Earlier this month, the mature and sophisticated publishing arm of DC Comics turned a new leaf, and began releasing the first of twelve new titles over the Autumn season. You can read about one of those comics, written about in this very column, right here.
The reason for the fairly major re-launch by the publisher?
Relevancy, of course.
In a world where smaller, but still significant publishers like Dark Horse Comics and Image Comics are regularly releasing comics by established high profile, as well as up and coming, talent, and basically eating the lunch you helped make in the late nineteen eighties and early nineteen nineties, a publisher needs to re-make themselves.
It must be said: for Vertigo Comics in the month of October, so far, so good.
And today gives us the release of the eagerly anticipated punk rock, NYC-fashion, art-world inspired, madness of Art Ops #1.
Follow me after the jump for the art history lesson!
ART OPS #1
Written by: Shaun Simon
Illustrated by: Mike Allred
Published by: Vertigo Comics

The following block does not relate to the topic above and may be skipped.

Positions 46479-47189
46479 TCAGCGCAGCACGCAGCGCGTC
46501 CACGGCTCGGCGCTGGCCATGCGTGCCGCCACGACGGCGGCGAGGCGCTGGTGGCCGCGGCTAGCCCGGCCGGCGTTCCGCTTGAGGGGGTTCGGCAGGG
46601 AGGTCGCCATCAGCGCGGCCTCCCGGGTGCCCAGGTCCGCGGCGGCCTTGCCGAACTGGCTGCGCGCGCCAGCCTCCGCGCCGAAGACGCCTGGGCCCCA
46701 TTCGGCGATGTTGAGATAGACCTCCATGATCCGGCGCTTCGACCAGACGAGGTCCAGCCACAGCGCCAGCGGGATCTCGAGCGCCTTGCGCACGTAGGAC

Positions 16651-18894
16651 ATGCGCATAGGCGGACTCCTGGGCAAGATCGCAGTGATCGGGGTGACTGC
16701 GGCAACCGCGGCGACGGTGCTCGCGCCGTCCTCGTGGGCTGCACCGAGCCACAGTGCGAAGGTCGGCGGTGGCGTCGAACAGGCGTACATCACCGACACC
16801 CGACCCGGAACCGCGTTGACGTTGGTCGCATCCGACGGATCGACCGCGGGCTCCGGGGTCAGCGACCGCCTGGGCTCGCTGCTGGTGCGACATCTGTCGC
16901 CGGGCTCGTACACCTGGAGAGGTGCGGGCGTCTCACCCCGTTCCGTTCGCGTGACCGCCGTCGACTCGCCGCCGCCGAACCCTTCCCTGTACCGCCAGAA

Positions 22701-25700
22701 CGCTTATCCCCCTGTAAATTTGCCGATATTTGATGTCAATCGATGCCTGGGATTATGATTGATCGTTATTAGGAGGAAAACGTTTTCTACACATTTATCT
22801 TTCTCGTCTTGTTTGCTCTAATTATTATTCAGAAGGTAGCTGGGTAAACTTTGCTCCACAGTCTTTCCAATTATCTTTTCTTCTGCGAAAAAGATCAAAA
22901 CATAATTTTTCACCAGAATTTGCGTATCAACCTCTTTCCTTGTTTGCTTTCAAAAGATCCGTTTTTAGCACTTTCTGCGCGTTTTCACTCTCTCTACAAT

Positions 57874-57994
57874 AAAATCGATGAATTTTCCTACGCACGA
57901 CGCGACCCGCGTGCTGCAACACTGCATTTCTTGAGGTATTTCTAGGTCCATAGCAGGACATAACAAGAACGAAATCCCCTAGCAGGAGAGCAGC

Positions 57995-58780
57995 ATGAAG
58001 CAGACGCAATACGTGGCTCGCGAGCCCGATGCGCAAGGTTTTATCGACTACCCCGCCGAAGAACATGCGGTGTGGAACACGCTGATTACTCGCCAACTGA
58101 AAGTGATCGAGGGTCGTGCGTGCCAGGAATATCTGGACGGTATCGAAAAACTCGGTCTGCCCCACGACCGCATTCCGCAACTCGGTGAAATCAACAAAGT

Written by Shaun Simon (The True Lives of the Fabulous Killjoys) and illustrated by industry icon Mike Allred (Madman, iZombie, FF, Silver Surfer), Art Ops is unlike anything you’ve come across.
If you’re old enough, it’ll actually remind you of what made you fall in love with Vertigo Comics all those decades ago. Only with art history at its core. How very Vertigo!
Art Ops tells the story of Reggie Riot and the agents of Art Operatives. He’s the beleaguered, and uninterested son of the woman who founded the mysterious organization, years ago. Their job: track down the rogue figures of famous works of art that come to life, escape their frames, and wreak havoc on the public!
This is where surrealism becomes an appendage. Where Mona Lisa comes to life on the mic in a New York City punk music club. And where we began to ask if man controls art or art controls man.
This is the stuff of early Vertigo and the brave writing of Morrison and Milligan asked questions about art, madness and reality.
And, you know, it’s got Mike Allred drawing the figures in the panels. Here’s a series with meaning.
Make the run to your local comic book shop today and pick up Art Ops #1. Art History class will never, ever be the same.